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Attract butterflies to your garden with a wide variety of plants. Doris Fons of Wisconsin has planted her garden to welcome butterflies in every stage of their development. Her hospitality provides spots for sunning and laying eggs, host plants for hungry caterpillars, shallow water sources, and safe harbor when the time comes for metamorphosis.
Most flowers that attract butterflies require at least six hours of sunlight each day. It's also helpful to create your butterfly garden in a spot that's sheltered from the wind. Check out a butterfly's tissue-paper-thin wings and you'll see why they appreciate protection.
Here's a hint: You may see butterfly houses for sale. These are merely garden ornaments; butterflies don't usually take shelter in them.
Not much hooks a little boy or girl's interest in gardening more quickly than a colorful butterfly in flight. Appreciation for plants will follow closely on the heels of chasing butterflies on paths through wild tangles of blooms as tall as the tops of the kids' heads.
Here's a hint: Get kids even more involved when they can watch all the stages of a butterfly's life cycle.
Butterfly caterpillars each have their own food preferences. It's easy to see adults fly from flower to flower sipping nectar. But it's sometimes harder watch caterpillars feeding because they eat only a particular host plants. Each species lays eggs on the plants the caterpillars favor. That's why it's important to plant specific food sources to attract specific types of butterflies. Favorite caterpillar cuisine includes parsley, dill, fennel, milkweed, and white clover.
Here's a hint: If these leafy morsels are too unwieldy for your taste, tuck them in a vegetable patch or in an out-of-the-way corner of your yard.
To lure the greatest variety of butterflies to your garden, select an assortment of bright flowers that produce nectar throughout the season. Some of the best include alyssum, butterfly bush, cornflower, cosmos, purple coneflower, globe amaranth, heliotrope, larkspur, milkweed, nicotiana, pentas, salvia, sunflower, Mexican sunflower, and zinnia. Species with clustered blooms, such as phlox, offer several sips in one swoop for butterflies such as this Monarch.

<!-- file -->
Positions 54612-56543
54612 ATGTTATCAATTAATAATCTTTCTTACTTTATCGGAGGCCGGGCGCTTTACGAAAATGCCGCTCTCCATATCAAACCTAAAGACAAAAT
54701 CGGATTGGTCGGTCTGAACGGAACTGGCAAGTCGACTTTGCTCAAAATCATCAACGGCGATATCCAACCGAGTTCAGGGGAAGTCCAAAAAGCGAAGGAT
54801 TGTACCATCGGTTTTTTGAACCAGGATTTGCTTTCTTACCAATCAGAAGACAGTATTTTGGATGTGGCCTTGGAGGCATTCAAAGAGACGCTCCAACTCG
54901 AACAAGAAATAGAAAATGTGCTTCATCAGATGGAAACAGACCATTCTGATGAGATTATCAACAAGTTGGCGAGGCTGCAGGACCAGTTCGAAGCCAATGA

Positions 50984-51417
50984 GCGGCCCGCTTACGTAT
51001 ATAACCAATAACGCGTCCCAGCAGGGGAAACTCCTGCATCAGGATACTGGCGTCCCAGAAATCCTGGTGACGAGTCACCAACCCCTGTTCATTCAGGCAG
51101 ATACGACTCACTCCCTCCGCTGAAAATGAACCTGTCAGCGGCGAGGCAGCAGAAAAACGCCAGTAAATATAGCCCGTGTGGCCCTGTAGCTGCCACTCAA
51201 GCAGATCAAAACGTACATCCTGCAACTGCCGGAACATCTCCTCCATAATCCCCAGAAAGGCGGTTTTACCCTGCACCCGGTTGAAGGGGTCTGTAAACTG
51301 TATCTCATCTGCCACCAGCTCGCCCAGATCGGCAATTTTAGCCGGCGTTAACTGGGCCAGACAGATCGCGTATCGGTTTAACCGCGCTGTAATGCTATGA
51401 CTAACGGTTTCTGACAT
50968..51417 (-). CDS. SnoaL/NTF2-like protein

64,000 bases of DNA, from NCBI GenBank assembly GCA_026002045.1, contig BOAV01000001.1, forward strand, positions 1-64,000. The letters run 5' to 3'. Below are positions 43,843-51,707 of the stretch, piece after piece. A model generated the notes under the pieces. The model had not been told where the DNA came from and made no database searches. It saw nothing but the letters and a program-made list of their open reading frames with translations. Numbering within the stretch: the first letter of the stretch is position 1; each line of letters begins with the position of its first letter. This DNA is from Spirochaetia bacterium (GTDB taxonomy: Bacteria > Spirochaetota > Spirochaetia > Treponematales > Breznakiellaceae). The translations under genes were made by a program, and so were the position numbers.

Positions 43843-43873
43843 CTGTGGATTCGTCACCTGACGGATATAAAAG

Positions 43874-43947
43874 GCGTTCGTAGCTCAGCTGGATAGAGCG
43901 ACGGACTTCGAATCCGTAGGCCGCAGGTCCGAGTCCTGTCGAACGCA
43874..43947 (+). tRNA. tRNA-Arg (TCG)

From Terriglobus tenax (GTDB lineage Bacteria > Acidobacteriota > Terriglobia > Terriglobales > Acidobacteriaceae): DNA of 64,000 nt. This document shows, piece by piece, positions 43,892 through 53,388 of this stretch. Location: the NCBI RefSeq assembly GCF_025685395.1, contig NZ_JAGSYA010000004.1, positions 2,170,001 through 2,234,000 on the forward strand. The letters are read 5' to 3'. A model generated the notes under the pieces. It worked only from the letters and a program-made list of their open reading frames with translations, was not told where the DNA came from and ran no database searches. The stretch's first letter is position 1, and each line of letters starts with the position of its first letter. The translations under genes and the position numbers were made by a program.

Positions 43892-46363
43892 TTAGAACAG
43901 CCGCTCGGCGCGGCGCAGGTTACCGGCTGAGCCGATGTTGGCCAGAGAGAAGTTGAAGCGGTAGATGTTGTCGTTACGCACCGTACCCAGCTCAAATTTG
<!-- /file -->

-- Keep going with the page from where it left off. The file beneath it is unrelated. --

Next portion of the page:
Here's a hint: Instead of tossing your overripe fruit in the compost pile, fill a saucer with sliced oranges, pears, and melons and set it among the flowers to attract fruit-loving butterflies such as Admirals or Red-Spotted Purples.
Butterflies are more likely to notice big displays of single colors. Massing individual flower species in large, informal drifts -- such as this border of sunflowers, black-eyed Susans, globe thistle, and phlox -- advertises all-you-can-sip portions that butterflies can home in on from a distance.
Like a lot of people, butterflies like fast food. Blossoms that face upward, offering unobstructed landing pads, make it easy for butterflies to grab a quick sip. The bright yellow umbels of yarrow stand like beacons above pink garden phlox to draw in and delight this hungry Giant Swallowtail.
In nature, butterflies flock to the muddy edges of puddles, creeks, or ponds, where water is fortified with minerals. You can satisfy their thirst just as well by placing a shallow saucer filled with wet sand among your flowers. Butterflies usually will not risk drinking from deeper water sources, such as birdbaths.
Not every plant in your garden has to be for the butterflies. Here, your winged visitors will enjoy the nectar from purple larkspur. But you can enjoy the contrast in color and texture that comes from an ornamental grass, such as this bloodgrass.
Let's not overlook the miraculous metamorphosis that occurs when a caterpillar completes its gorging and turn to the work of spinning a chrysalis. Here, a Swallowtail caterpillar is in the process of changing into a beautiful butterfly while dangling from the stem of a dill plant.
Enjoy butterflies, even if you have small space. Container gardens planted with butterfly favorites such as lantana, scarlet milkweed, parsley, or dill can be just as attractive as plants grown in the ground.